Lessons Learnt: Death of a bosun during a lifeboat drill
Whilst the subject cargo vessel was anchored waiting to load cargo, a scheduled abandon ship drill was arranged, which was to include lowering of the starboard lifeboat to the water and testing of the on-load release mechanism. The operation was to be carried out under the supervision of the 2/O with the bosun, oiler, A/B and electrician also participating. When it came to raising the lifeboat from water level, it was found that the electrical hoist winch was inoperable. At this point, the bosun engaged the winch handle with the intention of operating the winch manually. However, the electrician then took steps to restore the electrical power to the winch, at which point, the winch motor began to rotate under power causing the handle to rotate at high speed, striking the bosun on the head. The bosun sustained severe head trauma and appears to have died almost instantly.
At the time the bosun engaged the winch handle, the electrical controller was still in the hoist position. Therefore when the power was restored, the winch immediately started to rotate. Investigation also revealed that the winch electrical cut out device for preventing powered operation of the winch with the manual handle engaged was not functional. The cause of the casualty can be attributed to a number of operational and maintenance failures, including a lack of supervision by the responsible officer, poor communication between crew involved in the operation and a malfunctioning safety device. With regard to the latter, it was found that the cut-out was not included in the routine maintenance checklist and that instructions for inspection and maintenance were not clear.
The operation should have been subject to a risk assessment and pre-work meeting to identify potential hazards and necessary safety precautions.
- The responsible officer did not adequately supervise the operation by positively directing the actions of the crew members involved
- Poor communication between crew
- Power controls should ideally be designed to return to the neutral off position when not being operated
- Inadequate maintenance of safety devices and insufficient provision for correct routine inspection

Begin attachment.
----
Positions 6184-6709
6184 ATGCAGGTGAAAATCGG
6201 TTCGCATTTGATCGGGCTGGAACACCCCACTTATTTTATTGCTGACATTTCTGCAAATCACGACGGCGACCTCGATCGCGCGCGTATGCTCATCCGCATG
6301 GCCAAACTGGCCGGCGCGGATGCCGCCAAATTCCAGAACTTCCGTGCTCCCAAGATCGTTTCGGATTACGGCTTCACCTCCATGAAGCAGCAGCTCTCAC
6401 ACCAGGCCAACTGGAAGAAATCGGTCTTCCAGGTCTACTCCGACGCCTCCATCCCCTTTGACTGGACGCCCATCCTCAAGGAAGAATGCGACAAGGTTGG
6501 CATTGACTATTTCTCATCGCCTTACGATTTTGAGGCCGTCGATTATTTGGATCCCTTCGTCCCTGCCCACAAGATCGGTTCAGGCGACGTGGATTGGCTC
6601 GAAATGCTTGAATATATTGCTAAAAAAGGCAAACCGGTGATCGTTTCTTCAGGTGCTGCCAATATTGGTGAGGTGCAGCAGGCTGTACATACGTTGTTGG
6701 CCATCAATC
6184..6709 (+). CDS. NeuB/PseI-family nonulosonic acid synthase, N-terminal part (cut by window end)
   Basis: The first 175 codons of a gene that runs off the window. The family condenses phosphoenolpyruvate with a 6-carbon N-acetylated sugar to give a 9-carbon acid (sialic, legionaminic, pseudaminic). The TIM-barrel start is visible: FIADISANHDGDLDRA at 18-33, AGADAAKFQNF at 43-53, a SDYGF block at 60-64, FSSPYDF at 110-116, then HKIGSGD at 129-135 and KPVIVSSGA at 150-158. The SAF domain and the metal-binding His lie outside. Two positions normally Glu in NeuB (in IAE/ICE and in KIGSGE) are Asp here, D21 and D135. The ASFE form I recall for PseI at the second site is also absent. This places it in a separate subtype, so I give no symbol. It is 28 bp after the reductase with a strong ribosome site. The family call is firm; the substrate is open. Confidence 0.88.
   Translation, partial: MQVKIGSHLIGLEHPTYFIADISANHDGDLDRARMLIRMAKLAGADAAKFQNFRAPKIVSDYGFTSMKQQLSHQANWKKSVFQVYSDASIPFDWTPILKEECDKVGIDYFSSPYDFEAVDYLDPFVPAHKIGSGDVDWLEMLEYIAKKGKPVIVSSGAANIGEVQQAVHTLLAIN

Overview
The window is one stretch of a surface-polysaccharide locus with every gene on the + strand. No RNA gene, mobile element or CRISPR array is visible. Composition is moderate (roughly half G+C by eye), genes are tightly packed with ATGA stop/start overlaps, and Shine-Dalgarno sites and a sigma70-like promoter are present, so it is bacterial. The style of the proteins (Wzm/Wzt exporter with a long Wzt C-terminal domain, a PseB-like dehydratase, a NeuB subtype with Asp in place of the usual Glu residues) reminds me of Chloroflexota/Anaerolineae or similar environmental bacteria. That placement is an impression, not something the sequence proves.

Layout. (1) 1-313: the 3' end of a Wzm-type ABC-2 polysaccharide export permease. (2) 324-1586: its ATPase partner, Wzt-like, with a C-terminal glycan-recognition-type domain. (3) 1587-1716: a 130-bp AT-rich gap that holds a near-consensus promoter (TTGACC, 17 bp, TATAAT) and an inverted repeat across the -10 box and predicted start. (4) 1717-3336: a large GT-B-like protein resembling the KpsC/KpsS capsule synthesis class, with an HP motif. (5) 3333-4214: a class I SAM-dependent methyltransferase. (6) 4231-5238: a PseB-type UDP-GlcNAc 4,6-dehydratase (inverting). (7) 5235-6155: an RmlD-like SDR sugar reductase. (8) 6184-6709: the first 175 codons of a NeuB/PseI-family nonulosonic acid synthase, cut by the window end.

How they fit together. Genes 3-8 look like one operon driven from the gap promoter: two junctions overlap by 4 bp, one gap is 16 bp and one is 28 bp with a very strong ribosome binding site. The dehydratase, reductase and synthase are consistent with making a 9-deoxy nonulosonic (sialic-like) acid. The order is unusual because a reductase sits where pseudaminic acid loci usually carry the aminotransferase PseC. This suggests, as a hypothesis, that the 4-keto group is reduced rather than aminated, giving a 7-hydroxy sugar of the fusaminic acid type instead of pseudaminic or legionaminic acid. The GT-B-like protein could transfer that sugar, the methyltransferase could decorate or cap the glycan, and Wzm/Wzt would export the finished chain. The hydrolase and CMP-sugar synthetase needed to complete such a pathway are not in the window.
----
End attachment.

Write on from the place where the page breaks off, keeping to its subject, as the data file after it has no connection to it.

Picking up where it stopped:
- Inadequate crew familiarisation with safe operational procedures and maintenance requirements
The UK Club’s Loss Prevention team combines practical solutions that address Members’ needs and claims experience with research into the wider issues that impact directly on P&I insurance and the Club’s exposure to claims. Every year, the UK P&I Club deals with thousands of claims using the expertise and experience of its professional claims handlers, ex-seafarers and lawyers. With five decades of research into loss prevention issues the Club has developed a formidable body of technical material on maritime risks. Each month the Loss Prevention team aim to share some of the Club’s claims experience, by looking at real case examples and identifying lessons learnt to help Members avoid similar incidents – you can find past lessons learnt here: https://www.ukpandi.com/loss-prevention/training-advice/lessons-learnt/
Source UK P&I
You may also be interested in:
Lessons Learnt: Stowaway Incident
The vessel was scheduled to call at two West African ports for cargo operations. At the first port of call, all operations took place without any untoward incident. However, shortly after berthing alongside at the second port of call as preparations were underway to commence cargo discharge, the crew found two stowaways who had been hiding inside the deck crane pedestals.
Loss Prevention Programme
Our risk management programme combines practical solutions that address members' needs and claims experience with research into the wider issues that impact directly on P&I insurance and the Club's exposure to claims. Download contact details for the team.